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words: and in this unadorned manner to pe rufe the paffage. If there be really in it a true poetical spirit, all your inverfions and transpo fitions will not disguise and extinguish it; but it will retain its luftre, like a diamond unset, and thrown back into the rubbish of the mine. Let us make a little experiment on the following well-known lines: " Yes, you defpife the man that is confined to books, who rails at humankind from his study; though what he learns, he speaks; and may, perhaps, advance fome general maxims, or may be right by chance. The coxcomb bird, fo grave and fo talkative, that cries whore, knave, and cuckold, from his cage, though he rightly call many a passenger, you hold him no philofopher. And yet, fuch is the fate of all extremes, men much, as well as books. We
may be read too
grow more partial, for the fake of the obferver, to obfervations which we ourselves make; less so to written wisdom, because another's. Maxims are drawn from notions, and thofe from guess." What shall we fay of this paffage? Why, that it is moft excellent fenfe, but just as poetical as the Qui fit Mæcenas" of the author who recommends this method of trial. Take ten lines of the Iliad, Paradife Loft, or even of
the Georgics of Virgil, and fee whether, by any process of critical chemistry, you can lower and reduce them to the tameness of
profe. You will find that they will appear like Ulyffes in his disguise of ftill a hero, though lodged in the cottage of the herdsman Eumæus.
The fublime and the pathetic are the two chief nerves of all genuine poefy. What is there transcendently fublime or pathetic in POPE? In his Works there is, indeed, “nihil inane, nihil arceffitum; puro tamen fonti quam magno flumini proprior;" as the excellent Quintilian remarks of Lyfias. And because I am, perhaps, unwilling to speak out in plain English, I will adopt the following paffage of Voltaire, which, in my opinion, as exactly characterizes POPE as it does his model Boileau, for whom it was originally defigned: "INCAPABLE PEUT-ETRE DU SUBLIME QUI ELEVE L'AME, ET DU SENTIMENT QUI L'ATTENDRIT, MAIS FAIT POUR ECLAIRER CEUX A QUI LA NATURE ACCORDA L'UN ET L'AULABORIEUX, SEVERE, PRECIS, PUR, HARMONIEUX,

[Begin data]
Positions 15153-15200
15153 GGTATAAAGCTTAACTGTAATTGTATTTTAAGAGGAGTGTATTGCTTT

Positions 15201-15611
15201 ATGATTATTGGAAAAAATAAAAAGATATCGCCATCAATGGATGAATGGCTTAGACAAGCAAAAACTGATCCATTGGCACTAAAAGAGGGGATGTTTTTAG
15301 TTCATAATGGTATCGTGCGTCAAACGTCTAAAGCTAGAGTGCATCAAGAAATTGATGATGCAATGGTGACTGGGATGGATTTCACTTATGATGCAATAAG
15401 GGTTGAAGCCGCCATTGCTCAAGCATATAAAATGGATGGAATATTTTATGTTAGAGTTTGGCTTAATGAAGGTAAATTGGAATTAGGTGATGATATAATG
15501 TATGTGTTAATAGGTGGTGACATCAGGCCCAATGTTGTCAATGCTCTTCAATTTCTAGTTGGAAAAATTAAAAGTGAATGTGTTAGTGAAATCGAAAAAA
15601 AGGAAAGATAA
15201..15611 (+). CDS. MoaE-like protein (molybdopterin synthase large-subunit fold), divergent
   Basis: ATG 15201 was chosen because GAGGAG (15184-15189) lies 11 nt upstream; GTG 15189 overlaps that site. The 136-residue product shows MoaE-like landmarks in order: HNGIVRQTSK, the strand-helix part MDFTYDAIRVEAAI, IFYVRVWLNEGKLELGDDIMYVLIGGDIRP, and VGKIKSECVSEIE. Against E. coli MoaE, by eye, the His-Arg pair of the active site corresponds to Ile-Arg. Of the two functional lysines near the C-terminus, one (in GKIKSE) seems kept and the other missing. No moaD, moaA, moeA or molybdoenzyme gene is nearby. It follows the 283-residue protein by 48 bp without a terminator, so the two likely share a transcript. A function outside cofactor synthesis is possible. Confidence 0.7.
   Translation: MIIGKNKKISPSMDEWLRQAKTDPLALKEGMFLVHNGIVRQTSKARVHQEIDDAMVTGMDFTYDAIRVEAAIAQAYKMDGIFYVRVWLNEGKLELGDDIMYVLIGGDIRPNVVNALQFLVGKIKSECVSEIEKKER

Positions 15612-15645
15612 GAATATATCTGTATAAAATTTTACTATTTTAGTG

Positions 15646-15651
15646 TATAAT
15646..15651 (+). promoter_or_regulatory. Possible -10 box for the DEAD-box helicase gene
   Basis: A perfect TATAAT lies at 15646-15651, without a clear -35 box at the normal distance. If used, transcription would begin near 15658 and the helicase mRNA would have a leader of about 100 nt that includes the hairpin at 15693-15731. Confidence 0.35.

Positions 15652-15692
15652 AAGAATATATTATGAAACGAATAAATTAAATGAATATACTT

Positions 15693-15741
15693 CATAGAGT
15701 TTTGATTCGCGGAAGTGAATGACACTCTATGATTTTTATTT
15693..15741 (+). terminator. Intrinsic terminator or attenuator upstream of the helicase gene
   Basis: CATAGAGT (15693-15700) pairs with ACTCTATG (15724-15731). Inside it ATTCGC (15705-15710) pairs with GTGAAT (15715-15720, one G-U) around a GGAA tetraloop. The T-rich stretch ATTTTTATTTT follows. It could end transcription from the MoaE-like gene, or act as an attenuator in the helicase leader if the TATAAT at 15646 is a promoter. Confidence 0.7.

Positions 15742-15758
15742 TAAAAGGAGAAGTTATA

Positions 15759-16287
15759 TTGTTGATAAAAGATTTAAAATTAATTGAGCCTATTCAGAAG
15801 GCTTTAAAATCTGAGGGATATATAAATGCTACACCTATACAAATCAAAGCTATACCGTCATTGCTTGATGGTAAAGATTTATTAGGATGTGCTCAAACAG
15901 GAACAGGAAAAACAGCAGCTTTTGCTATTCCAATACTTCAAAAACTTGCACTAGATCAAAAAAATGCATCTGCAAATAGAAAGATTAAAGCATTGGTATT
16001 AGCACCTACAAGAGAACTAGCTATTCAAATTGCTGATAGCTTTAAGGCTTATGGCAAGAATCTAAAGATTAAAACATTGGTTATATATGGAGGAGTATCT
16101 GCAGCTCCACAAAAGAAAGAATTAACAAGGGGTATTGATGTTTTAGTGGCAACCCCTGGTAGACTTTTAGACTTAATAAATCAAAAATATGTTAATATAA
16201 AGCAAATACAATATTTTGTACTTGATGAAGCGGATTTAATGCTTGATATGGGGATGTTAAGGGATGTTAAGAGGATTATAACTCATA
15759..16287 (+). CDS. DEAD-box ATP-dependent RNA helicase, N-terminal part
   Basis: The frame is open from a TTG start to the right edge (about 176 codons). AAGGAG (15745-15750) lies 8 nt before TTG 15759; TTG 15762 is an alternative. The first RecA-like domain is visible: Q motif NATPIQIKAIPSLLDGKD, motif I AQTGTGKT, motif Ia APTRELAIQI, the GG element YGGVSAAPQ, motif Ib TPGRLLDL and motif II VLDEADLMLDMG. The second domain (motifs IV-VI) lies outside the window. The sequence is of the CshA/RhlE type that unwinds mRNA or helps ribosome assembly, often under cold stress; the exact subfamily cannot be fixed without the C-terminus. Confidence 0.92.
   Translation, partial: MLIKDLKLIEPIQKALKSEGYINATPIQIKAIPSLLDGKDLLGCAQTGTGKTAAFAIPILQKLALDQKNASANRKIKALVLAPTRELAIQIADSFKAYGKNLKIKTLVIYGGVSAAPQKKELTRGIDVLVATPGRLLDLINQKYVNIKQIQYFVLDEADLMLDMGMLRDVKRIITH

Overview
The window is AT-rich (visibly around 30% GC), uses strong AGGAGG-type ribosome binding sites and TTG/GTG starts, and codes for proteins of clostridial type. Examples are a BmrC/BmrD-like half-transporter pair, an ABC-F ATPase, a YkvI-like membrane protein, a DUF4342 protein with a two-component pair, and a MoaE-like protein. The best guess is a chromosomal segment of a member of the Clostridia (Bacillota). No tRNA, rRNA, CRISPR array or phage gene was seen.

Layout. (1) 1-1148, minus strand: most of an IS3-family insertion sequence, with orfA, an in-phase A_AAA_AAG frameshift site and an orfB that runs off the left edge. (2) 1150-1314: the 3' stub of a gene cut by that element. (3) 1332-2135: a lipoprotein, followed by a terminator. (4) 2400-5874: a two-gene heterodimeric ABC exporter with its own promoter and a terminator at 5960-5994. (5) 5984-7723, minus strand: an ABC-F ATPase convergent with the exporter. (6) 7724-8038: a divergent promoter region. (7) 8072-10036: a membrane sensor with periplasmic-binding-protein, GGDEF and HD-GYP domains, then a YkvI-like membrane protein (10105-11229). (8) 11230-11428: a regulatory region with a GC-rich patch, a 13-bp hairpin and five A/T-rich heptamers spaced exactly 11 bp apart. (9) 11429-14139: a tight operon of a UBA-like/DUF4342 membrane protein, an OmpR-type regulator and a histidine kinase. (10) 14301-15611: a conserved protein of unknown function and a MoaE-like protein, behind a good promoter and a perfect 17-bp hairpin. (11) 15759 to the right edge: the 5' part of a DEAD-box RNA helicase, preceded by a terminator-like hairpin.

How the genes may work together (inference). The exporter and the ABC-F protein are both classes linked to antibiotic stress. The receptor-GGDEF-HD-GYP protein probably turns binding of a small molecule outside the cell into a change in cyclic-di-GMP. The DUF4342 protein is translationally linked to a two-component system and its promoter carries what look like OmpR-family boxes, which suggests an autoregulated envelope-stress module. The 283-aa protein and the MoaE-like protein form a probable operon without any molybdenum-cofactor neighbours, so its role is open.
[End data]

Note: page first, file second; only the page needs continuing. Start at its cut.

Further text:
HARMONIEUX, IL DEVINT, ENFIN, LE POETE
DE LA RAISON. dựn
Our English Poets may, I think, be dif pofed in four different claffes and degrees. In the first class I would place our only three fublime and pathetic poets; SPENSER, SHAKESPEARE, MILTON. In the fecond class should be ranked such as poffeffed the true poetical genius, in a more moderate degree, but who had noble talents for moral, ethical, and panegyrical poefy. At the head of these are DRYDEN, PRIOR, ADDISON, COWLEY, WAL-、} LER, GARTH, FENTON, GAY, DENHAM, PARNELL. In the third clafs may be placed men of wit, of elegant taste, and lively fancy in defcribing familiar life, though not the higher fcenes of poetry. Here may be numbered, BUTLER, SWIFT, ROCHESTER, DONNE, 3 DORSET, OLDHAM. In the fourth clafs, the mere verfifiers, however fmooth and mellifluous some of them may be thought, should be disposed. Such as PITT, SANDYS, FAIRFAX, BROOME, BUCKINGHAM, LANSDOWN. This enumeration is not intended as a complete. catalogue of writers, and in their
but only to mark out briefly the different fpecies of our celebrated authors. In which of these claffes POPE deferves to be placed, the following Work is intended to determine.
And faithful Servant.
GENIUS AND WRITINGS
OF THE PASTORALS, AND THE MESSIAH,
PRINCES and Authors are seldom spoken of, during their lives, with justice and impartiality. Admiration and Envy, their constant attendants, like two unskilful artists, are apt to overcharge their pieces with too great a quantity of light or of shade; and are disqualified happily to hit upon that middle colour, that mixture of error and excellence,